Per Markit: “Indian manufacturers saw business conditions deteriorate at the end of 2015. December’s incessant rainfall in Chennai impacted heavily on the sector, with falling new work leading companies to scale back output at the sharpest pace since February 2009. On the price front, inflation rates of both input costs and output charges were at seven month highs. …Consumer goods bucked the sub-sector trend and was the only category to see improving business conditions in December as production and new orders rose. Conversely, incoming new work and output fell in both the intermediate and investment goods market groups. Having risen for 25 straight months, total
manufacturing production in India fell during December. Furthermore, the rate of contraction was the sharpest in almost seven years.”

Summary table:

And a chart to illustrate


Hence, overall, as of December, 

  • Brazil manufacturing PMI continued to move along the general downward trend that started around 1Q 2013 and runs unabated since then, with Manufacturing recession setting in firmly from 2Q 2015 on. 
  • China, having displaced Russia for the second weakest position in the BRIC economies in terms of Manufacturing PMIs back in July 2015 remains the second weakest link in the BRIC group. Chinese manufacturing has been posting negative trend in PMIs since mid 2014, although in the last 3 months of 2015 this trend somewhat improved. 
  • Meanwhile, Russian Manufacturing is once again taking on water, having reverted down from a positive sub-trend that was present over May-November 2015.
  • Last, but not least, the bright star of India is now fading in terms of Manufacturing PMIs, with both trend (downward since December 2014 and more pronounced downward trend since July 2015) and absolute level of PMI reading signalling a risk of manufacturing sector recession in India.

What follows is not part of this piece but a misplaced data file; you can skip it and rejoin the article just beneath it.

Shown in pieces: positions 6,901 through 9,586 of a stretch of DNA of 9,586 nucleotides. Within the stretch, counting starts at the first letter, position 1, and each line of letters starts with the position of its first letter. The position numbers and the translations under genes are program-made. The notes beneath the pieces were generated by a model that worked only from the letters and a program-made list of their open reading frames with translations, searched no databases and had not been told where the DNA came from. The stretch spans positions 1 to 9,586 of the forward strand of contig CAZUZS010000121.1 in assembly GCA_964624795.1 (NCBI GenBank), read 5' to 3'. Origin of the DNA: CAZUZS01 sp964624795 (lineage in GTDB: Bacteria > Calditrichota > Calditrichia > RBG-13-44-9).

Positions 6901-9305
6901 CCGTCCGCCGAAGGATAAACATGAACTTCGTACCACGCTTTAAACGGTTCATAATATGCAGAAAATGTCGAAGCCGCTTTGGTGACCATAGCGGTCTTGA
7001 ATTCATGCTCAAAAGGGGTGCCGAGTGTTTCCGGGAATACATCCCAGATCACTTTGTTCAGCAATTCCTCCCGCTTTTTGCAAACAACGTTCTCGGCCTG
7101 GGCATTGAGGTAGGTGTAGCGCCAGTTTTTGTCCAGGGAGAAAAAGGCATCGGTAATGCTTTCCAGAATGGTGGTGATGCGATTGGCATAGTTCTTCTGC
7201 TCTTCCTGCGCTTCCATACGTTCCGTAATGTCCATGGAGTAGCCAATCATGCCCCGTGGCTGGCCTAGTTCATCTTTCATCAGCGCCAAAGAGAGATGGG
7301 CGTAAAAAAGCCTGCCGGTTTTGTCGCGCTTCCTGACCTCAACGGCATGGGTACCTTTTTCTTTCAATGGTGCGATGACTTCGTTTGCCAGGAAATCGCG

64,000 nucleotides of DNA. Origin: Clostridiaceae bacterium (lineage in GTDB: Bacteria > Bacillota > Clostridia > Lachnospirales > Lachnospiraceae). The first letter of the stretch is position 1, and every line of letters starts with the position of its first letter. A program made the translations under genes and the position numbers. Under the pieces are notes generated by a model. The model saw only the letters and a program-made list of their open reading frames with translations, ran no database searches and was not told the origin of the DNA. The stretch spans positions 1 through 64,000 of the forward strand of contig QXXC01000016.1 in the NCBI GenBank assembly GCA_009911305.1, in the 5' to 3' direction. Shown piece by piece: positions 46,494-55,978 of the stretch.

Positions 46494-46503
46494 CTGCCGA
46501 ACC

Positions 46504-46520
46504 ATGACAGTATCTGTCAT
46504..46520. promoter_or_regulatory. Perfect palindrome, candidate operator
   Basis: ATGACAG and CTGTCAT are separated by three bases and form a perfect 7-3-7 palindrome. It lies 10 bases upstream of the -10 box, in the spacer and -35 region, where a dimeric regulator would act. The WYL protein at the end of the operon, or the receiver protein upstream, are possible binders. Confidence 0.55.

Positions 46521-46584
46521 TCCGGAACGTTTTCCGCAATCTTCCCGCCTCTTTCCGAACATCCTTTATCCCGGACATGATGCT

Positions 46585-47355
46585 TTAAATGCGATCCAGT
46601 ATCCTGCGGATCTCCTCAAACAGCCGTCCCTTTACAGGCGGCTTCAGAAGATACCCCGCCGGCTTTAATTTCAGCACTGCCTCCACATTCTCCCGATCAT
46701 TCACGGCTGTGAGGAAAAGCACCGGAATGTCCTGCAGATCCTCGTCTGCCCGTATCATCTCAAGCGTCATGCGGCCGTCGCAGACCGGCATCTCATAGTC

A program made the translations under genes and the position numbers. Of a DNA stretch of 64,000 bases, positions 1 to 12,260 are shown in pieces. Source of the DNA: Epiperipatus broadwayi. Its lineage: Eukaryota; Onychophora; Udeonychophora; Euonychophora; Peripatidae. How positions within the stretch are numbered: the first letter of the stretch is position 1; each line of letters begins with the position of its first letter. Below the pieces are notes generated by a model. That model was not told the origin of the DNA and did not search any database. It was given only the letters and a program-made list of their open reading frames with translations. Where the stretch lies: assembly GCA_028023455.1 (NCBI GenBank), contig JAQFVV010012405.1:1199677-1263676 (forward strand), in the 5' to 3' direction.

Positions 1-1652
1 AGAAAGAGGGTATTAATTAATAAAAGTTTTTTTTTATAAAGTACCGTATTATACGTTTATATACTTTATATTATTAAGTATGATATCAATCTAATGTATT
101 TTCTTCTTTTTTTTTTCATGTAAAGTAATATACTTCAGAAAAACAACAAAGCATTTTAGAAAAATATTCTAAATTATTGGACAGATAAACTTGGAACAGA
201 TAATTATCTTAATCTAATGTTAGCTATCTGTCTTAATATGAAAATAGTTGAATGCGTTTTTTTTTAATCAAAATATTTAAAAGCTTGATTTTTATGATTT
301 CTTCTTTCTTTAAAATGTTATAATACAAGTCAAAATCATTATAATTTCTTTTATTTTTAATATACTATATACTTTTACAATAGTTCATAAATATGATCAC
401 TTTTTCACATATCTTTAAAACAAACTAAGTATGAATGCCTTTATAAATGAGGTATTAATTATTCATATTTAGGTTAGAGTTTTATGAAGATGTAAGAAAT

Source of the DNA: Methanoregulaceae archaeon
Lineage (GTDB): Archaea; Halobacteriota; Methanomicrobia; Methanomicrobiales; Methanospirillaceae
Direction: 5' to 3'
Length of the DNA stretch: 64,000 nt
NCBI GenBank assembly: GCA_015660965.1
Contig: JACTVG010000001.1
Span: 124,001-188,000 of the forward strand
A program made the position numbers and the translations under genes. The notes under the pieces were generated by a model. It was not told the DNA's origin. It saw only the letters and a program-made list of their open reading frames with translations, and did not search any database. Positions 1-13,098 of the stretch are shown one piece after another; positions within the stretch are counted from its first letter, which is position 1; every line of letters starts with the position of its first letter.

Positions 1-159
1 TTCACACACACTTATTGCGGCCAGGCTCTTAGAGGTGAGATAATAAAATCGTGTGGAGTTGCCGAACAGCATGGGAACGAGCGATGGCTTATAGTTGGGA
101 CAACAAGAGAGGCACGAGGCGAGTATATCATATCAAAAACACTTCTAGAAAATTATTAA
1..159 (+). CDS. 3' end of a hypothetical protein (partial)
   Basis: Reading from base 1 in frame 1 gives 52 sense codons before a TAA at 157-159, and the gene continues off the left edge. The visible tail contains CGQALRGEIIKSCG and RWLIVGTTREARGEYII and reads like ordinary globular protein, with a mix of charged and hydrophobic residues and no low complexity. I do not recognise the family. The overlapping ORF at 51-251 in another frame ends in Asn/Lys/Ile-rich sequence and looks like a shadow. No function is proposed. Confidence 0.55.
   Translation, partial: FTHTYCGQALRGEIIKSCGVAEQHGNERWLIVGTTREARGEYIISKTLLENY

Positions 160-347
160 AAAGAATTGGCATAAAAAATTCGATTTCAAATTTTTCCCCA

Overall, we now have all BRIC Manufacturing PMIs below 50 line for the first time since March 2009. This strongly shows overall continued downward pressures on growth in world’s largest emerging markets.

5/10/15: Russia Services & Composite PMI: September 2015


Having covered Russian Manufacturing PMIs earlier here. Now, let’s take a look at the Services PMI and Composite PMI next.

In a positive sign of some stabilisation in the economy in September, Services PMI came in at moderate growth reading of 51.3 - the highest reading since July 2015 and up on 49.1 in August.

According to Markit, there was an increase in new orders, although excess capacity persisted in September. Job cuts continued as well, on foot of reductions in backlog of work.

September reading signals fourth instance of growth over the last 6 months, which, in the past did not translate in de-acceleration in the rate of economic contraction, so the latest figure should be considered with caution when interpreting growth in the Services sector as a sign of economic stabilisation. We need several months of continued above 50 readings on both Manufacturing and Services PMIs side to call an economic turnaround.